Last week, I couldn't work on the mastermind solver, but at least, I finished the setter.
It was a good exercice to get in touch with scheme IO, like getting input from user, split strings, and the like.
I finally removed all the functions for IO, because I can supply the inputs as lists on the REPL. I've used drscheme, but as this week I also tried guile (embeding it in a c app. Pretty cool), I might try it for future hacks.
(check-sols '(1 2) '(1 3))
I'm quite excited about how easy it became to do it, and this weekend I'll spend some time on the solver.
On the other side, this tuesday we had another flibug meeting at oblong. Amazing, as always:
- Aleix Conchillo made a live presentation about plt slideshow. A module to create slides using scheme. Given that I had invested some time to find a good slides maker and not finding it, this might be a good solution to study further.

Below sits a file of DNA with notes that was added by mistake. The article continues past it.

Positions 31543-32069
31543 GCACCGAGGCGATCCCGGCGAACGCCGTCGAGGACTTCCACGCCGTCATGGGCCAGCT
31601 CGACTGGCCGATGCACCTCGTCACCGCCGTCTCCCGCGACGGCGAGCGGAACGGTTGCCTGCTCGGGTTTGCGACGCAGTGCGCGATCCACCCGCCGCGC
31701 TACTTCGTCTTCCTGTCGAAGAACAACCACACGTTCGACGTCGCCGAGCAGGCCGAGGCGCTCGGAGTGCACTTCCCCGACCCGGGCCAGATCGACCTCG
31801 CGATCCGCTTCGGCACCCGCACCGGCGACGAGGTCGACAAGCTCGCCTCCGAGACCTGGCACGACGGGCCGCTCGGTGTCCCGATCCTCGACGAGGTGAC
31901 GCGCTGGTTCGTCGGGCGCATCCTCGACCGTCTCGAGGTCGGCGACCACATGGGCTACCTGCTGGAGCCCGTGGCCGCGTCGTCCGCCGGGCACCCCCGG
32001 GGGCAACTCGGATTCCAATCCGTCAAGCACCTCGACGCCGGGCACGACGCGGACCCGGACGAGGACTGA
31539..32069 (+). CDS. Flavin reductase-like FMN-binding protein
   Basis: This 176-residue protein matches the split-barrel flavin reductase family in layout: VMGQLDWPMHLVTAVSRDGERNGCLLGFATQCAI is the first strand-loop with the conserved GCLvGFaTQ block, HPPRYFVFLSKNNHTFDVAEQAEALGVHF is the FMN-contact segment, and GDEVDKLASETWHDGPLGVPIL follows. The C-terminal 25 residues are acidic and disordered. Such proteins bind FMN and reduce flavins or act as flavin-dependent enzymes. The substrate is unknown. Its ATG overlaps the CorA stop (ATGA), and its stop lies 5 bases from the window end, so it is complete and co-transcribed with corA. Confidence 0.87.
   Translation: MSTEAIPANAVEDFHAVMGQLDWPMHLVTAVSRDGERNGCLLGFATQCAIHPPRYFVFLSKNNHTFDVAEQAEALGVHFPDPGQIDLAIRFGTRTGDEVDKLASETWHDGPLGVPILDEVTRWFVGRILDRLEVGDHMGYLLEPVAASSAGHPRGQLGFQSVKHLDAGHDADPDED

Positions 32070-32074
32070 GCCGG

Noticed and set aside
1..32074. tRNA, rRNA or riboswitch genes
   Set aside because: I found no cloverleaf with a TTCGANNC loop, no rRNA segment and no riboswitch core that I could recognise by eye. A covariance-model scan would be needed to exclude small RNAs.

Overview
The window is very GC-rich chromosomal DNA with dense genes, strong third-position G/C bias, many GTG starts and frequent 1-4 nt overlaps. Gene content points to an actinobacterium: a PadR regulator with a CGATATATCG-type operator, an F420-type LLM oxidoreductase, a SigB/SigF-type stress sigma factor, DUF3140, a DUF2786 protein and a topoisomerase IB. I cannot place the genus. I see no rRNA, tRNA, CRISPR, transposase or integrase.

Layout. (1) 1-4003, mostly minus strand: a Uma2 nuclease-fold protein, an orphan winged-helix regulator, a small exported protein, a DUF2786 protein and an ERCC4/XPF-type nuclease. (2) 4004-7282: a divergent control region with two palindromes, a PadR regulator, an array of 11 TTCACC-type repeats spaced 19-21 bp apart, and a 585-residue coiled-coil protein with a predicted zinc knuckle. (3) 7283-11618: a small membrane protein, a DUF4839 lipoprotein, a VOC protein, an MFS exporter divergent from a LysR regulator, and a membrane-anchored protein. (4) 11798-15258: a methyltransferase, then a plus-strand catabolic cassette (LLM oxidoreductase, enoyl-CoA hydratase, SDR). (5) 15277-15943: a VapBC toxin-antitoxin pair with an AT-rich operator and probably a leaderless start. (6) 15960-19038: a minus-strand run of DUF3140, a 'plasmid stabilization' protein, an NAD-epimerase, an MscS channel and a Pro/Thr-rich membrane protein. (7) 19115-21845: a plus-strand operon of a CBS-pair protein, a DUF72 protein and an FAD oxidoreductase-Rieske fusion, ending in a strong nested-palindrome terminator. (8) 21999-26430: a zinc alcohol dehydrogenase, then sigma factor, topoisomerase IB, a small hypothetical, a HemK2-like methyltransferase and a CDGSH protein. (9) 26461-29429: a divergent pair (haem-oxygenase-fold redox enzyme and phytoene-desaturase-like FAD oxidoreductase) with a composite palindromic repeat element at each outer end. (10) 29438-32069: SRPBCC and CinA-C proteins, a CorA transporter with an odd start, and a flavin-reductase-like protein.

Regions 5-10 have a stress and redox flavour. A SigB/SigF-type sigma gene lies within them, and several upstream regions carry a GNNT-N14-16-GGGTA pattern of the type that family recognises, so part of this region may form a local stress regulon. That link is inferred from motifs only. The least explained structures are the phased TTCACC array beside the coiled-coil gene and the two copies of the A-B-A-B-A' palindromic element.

- Andy Wingo showed us a demo of the greatest technology I've seen in many many many (sorry) months. When I arrived home I said "Papa,mama, I'm back from the future".
- Colin Fleming made a good (also with live demos) presentation about IntelliJ refactoring tools, and he expressed his feeling of the need for clever programing environments. It's impressive how an IDE parses your code, and how much it knows about good/bad practices and hints you with improvements. He started coding a scheme mode for this IDE that already managed some refactorings like var renaming. As editors are a religion matter, some of the assistants had a few doubts of the real benefits of using a 'cool' boxed IDE (although extensible) versus using a swissknife-and-the-kitchen-sink emacs. On my part, being a vim user for 4 years and just starting to dip in emacs, I'll follow this thread really close.
I'd say it's been a pretty exciting scheme-y week.